But the response of the A&M researchers and administration to these concerns was limited at best. Instead of taking positive steps to guard their results against fraud, Bockris and his co-workers principally offered arguments as to why they thought fraud was unlikely, sometimes exaggerating their case in the process. And the Texas A&M administration, although it has been aware of some faculty members' suspicions and has kept an eye on the tritium work, has done nothing past some preliminary questioning.
The result is that after a year of experiments that most scientists view with a great deal of skepticism anyway, the A&M researchers are still haunted by this specter of possible fraud. Even Kevin Wolf, an A&M nuclear chemist who worked closely with Bockris on the tritium work, believes that fraud cannot be ruled out as an explanation for the tritium results, although he now believes that inadvertent contamination is to blame for his own results (see box, p. 1301).
Although the origin of Bockris's tritium may not be resolved for years, the tritium episode has become a case study in the damage done when questions of fraud, legitimately raised, are not seriously addressed by either the lab chief or his institution. It raises crucial questions about how rumors and allegations of fraud should be investigated while ensuring academic freedom and protecting the reputations of scientists, whose careers may be at stake. In an atmosphere of increasing public scrutiny of the scientific process by legislators like Representative John Dingell (D-MI), the scientific community must have ready answers for such questions. And they take on added importance in this case, because of its high profile and the tens of millions of dollars and thousands of scientific man-hours spent chasing after the chimera of cheap, plentiful energy from "fusion in a jar."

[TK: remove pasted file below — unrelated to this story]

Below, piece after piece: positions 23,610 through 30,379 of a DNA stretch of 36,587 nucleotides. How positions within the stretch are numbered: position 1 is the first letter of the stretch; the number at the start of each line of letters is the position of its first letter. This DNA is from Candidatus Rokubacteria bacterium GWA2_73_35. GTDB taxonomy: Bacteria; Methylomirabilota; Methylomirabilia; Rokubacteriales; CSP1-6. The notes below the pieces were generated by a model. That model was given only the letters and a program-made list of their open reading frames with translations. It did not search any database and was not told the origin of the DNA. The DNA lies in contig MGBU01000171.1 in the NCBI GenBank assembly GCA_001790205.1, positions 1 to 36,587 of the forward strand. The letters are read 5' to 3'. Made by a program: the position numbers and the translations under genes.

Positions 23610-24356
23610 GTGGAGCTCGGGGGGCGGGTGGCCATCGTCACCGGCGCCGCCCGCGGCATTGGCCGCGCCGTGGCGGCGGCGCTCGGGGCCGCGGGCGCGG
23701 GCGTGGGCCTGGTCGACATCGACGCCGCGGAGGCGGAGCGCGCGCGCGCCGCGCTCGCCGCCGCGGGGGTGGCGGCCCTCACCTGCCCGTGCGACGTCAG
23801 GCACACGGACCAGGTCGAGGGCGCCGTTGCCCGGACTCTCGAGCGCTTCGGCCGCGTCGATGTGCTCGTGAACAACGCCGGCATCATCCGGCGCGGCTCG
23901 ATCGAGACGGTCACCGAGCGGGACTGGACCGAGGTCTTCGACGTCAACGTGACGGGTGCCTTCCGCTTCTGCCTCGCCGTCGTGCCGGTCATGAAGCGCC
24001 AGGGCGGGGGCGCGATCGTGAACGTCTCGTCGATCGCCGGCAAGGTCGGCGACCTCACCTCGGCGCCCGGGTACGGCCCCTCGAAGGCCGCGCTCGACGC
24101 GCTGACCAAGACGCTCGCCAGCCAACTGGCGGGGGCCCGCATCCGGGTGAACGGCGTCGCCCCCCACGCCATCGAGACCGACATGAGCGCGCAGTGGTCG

Bockris's laboratory was one of several hundred worldwide, and three at Texas A&M alone, that began the chase to confirm cold fusion after the public announcement of Stanley Pons and Martin Fleischmann on 23 March 1989.